Okay fine, they're not exactly beachy. But every entrepreneur should read these books, and all the better if you do it while catching some rays. Grow
Okay fine, they’re not exactly beachy. But every entrepreneur should read these books, and all the better if you do it while catching some rays.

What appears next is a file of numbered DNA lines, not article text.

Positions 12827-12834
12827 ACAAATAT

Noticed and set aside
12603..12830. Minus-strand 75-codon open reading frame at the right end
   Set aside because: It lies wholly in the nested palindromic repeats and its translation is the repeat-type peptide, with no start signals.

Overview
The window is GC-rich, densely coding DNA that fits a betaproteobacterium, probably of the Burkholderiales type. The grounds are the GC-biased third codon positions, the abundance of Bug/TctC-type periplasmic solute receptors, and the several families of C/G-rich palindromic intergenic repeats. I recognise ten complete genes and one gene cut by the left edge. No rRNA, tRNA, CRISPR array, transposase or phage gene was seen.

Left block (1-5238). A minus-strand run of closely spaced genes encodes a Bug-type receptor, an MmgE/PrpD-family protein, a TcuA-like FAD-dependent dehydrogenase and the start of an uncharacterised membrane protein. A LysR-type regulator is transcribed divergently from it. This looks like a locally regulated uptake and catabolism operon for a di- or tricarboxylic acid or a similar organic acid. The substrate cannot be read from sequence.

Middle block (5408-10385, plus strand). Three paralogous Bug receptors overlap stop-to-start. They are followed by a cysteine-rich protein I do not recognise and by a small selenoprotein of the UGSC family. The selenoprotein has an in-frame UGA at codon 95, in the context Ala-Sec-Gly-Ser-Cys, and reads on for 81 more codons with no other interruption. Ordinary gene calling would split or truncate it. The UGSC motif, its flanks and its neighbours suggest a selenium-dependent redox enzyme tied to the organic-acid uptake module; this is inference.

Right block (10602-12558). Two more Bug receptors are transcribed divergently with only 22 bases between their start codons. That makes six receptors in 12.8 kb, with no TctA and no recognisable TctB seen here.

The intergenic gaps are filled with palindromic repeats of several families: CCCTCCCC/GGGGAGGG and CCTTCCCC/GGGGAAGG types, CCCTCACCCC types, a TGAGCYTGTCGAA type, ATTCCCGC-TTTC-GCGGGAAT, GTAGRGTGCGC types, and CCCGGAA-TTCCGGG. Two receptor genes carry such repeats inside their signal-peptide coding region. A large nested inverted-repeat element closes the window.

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With warmer weather and vacations on the horizon, it’s time to think about which books you’ll be reading at the beach or by the pool this summer. The slower pace and long days offer a great opportunity for entrepreneurs to get ahead and gain an advantage on competitors. Nearly all experts agree that the most successful entrepreneurs never stop learning. When asked how he learned to build rockets, Elon Musk simply replied, “I read books.” Warren Buffett offered a more detailed response when he said, “Read 500 pages… every day. That’s how knowledge works. It builds up, like compound interest. All of you can do it, but I guarantee not many of you will do it.”Want to learn something new this summer? Here’s a list, in no particular order, of the top eight books that every entrepreneur should read.1. The ONE Thing: The Surprisingly Simple Truth Behind Extraordinary Results, by Gary Keller and Jay PapasanThis is the book to read if you want to sharpen your focus and figure out what matters most, both at home and at work. Authors Papasan and Keller ask readers to ask themselves this question: “What’s the one thing I can do such that by doing it, everything else will be easier or unnecessary?” This may seem like a tall order, but they teach how to master what matters most, and it really helps entrepreneurs to become more productive while boosting sales and staying true to their mission.Related: The 17 Best Content Marketing Books You Can Read Right Now2. Find Your Why: A Practical Guide for Discovering Purpose for You and Your Team, by Simon SinekIf you’re a reader of business books, this book’s prequel, Start with Why, may have already earned a spot on your list of must-reads. It’s led millions to rethink what they do, and most importantly, why they do it – in their careers, organizations and personal lives. This hands-on, step-by-step guide picks up where the first book left off, by showing you how to apply the powerful insights of Sinek’s groundbreaking master work. By helping you understand WHY you do what you do, this book will help you find more inspiration in your work, which can also be carried into your home life.3. How to Win Friends and Influence People, by Dale CarnegieThis may be an “oldie” in the world of business books, but it’s a quick book that’s worth reading and rereading. Every time I’ve picked this one off the shelf, I’ve found something new that applies to my current situation. In case you’re not familiar, How to Win Friends and Influence People offers rock-solid and time-tested advice that can be used to make any situation work for you. It offers six ways to make people like you, twelve ways to win people over to your way of thinking, and many more tips to build your business. 4. Instant Influence: How to Get Anyone to Do Anything—Fast, by Michael V. Pantalon, PhDEveryone wants to be better at motivating employees, convincing customers to buy more, or inspiring change in oneself, but we often lack the “influence” to get it done. This book makes the list because it takes the principles of How to Win Friends and Influence People, and breaks them down to six simple steps. In Instant Influence, Dr. Pantalon shares three decades of research in his simple methods to create changes in seven minutes or less. Yes, you read that right – 7 minutes to create changes, both great and small. Without giving away his secrets, “instant influence” can be gained by helping people tap into their deeply personal reasons for wanting change. It can help you find that “yes” even when the answer sounds like “no.” Related: How Reading Books Helps Your Brain Recharge5. The Lean Startup: How Today’s Entrepreneurs Use Continuous Innovation to Create Radically Successful Businesses, by Eric RiesThis book has been called “a bracing slap in the face to would-be tech moguls” because it offers practical advice that doesn’t sugarcoat the realities of entrepreneurship. The Lean Startup encourages you to test your ideas before betting the bank on them, to start with a modest offering and then only build on the aspects that customers respond to. This is the one business book that’s not afraid to say, “expect to get it wrong.” It’s all about having optimism and caution in equal measure. 6. The Sport Business Handbook: Insights From 100+ Leaders Who Shaped 50 Years of the Industry, by Rick HorrowThrough dozens of chapter sidebars from the top minds in sports and business, the reader is exposed to lessons and tips with each page. Whether you work in the sports industry or not, business is business, and the perspectives of the included team owners, league commissioners, and company c-suites are invaluable. (Full disclosure: I’m one of the sidebar authors.)7. To Sell Is Human: The Surprising Truth About Moving Others, by Daniel H. PinkIf selling is your thing, then don’t miss this book. To Sell is Human unlocks the secrets to “moving people” to part with their money, time or energy, in exchange for the value your product provides. This book is a fascinating deep dive into human behavior, motivation, and about how everyone is “selling”, even if you’re in a non-sales role. If you’re trying to convince others to take certain actions, you’re selling! 8. Measure What Matters, by John DoerrFrom the author of Insight Selling, another all-time favorite, Measure What Matters introduced a brand new concept: Objectives and Key Results (OKRs). This is the revolutionary movement that fueled explosive growth at Google, Amazon and Uber. OKRs is about goal setting and making tough business choices, a concept has helped many tech giants and charities exceed expectations. The OKR model contends that objectives define what we seek to achieve, and key results are the method of attaining these goals. By focusing effort and making key objectives transparent to the entire organization, OKRs clarifies the most important work that needs to be done. Related: 10 Books Tim Ferriss Thinks Every Entrepreneur Should Read